If at least half the homes in your area don't build like that, you're going to be pretty depressed to come home every day.
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Old Posted Jan 12, 2007, 7:15 PM
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Someone has this quote as their sig on the forum. I think it fits.

It's so crowded nobody goes there anymore - Yogi Berra

There's a reason why home prices have gone through the roof. There's a reason why sprawl has continued unabated. There's a reason the Condo market is booming. It's the people and they keep moving here. It's causing a lot of people to wax about the good old days, and quite a few of them to move, but this is nothing new. I think the media is just looking for them more often.
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Last edited by brickell; Jan 12, 2007 at 7:22 PM.
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  #18  
Old Posted Jan 12, 2007, 7:49 PM
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As for the playground for the wealthy, that sounds a lot like California. They seem to be doing rather well for themselves in spite of that.
I was thinking more specifically of my current home, San Francisco, where I could not afford to live if I had not bought a condo in 1982. At least the state created an agency, the California Earthquake Authority, to provide earthquake insurance at somewhat (yes, some would argue that it's not) affordable rates.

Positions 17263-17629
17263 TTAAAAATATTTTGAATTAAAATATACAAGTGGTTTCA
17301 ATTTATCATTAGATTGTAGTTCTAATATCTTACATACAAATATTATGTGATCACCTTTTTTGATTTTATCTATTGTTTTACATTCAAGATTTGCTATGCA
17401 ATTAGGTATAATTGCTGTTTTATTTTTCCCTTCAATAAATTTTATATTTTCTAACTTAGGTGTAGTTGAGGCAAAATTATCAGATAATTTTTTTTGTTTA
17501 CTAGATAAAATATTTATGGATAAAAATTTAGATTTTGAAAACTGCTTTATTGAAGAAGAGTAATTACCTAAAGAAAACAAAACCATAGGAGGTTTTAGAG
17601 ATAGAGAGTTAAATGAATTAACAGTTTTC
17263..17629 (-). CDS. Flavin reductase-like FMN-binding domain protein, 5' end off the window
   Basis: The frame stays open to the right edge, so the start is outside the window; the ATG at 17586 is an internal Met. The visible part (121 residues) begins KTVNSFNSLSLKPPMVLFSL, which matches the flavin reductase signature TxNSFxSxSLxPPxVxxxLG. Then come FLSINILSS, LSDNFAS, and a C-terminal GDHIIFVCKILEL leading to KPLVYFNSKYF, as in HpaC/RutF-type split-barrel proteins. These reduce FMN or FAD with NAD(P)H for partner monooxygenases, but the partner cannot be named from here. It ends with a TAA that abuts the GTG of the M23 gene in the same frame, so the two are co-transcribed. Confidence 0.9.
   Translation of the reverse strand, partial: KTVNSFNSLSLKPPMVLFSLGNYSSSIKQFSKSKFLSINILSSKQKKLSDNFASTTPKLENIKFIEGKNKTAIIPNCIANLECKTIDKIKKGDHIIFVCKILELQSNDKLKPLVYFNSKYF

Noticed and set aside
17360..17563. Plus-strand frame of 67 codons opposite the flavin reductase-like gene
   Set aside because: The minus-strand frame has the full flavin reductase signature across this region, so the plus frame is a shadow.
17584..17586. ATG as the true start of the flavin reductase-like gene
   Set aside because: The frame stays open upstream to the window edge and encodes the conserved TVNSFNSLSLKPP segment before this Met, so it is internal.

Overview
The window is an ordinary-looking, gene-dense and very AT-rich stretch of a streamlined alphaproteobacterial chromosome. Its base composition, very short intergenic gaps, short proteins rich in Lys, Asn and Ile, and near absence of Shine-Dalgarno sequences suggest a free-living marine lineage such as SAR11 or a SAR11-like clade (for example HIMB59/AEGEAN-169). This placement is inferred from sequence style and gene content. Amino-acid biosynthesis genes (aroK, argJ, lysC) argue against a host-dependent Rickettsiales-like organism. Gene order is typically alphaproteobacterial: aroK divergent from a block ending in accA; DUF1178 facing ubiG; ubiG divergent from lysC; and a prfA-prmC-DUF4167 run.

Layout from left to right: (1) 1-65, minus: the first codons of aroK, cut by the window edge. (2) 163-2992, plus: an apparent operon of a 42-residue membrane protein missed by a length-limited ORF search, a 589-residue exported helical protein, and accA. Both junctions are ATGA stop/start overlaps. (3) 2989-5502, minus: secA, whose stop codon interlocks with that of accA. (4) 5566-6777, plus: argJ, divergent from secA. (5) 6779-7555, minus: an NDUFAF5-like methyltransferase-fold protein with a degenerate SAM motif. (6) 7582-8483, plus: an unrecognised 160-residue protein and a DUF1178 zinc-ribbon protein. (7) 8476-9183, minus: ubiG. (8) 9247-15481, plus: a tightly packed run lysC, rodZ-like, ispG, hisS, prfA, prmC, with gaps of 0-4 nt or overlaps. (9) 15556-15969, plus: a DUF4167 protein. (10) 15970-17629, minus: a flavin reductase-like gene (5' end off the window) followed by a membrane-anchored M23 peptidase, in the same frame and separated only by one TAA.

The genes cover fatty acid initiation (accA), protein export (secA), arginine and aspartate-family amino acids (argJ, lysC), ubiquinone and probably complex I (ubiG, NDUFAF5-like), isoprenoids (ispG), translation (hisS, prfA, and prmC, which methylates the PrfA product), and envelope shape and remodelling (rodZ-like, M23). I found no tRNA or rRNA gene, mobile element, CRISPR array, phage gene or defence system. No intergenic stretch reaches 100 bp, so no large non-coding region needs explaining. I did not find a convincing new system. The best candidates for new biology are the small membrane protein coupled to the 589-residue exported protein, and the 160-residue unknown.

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  #19  
Old Posted Jan 12, 2007, 7:53 PM
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It's probably a lot easier to self-insure your home if you build it to withstand a hurricane.
Good question and that's one detererent for me to moving back. If I did, I think I would want a custom-built "hurricane-proof" home but, frankly, I don't want to go through all the hassle to design and build. Unlike earthquakes, I do think it's possible to build structures at reasonable cost to withstand hurricanes. You probably have to forgo the shorefront locations, though, but I could be happy living on a lake or maybe the St. John's River.
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  #20  
Old Posted Jan 12, 2007, 8:18 PM
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There's still an awful lot of empty space just waiting to be built on.
Are you reffering to Florida's rural and natural areas? If so, and if I'm not misinterpreting, then I'm somewhat offended by this statement. Like BTinSF, I, too, most love what is most threatened by Florida's uncontrolled, outward growth. Rural Florida is my roots, my family, my heritage. Natural Florida was my playground, my place for reflection. What other people see in that state when they choose to move there, it's not what I loved about the place. Call it a conflict of interest. I know it's probably a minority of Floridians or former Floridians that feel this way, but I think it's an important perspective to acknowledge, because it's this kind of sentiment that has the power to keep Florida from building itself to death.

The peninsula isn't going to get any bigger, its natural resources any more abundant, so limits must be set! I think some of us would just rather see them sooner than later. It's true growth and demand is nothing new in this state, but with each passing decade, as sprawl becomes a higher and higher percentage of this land's limited, physical area, concerns for this land's future are going to rise exponentially. Expect the media to reflect this.

My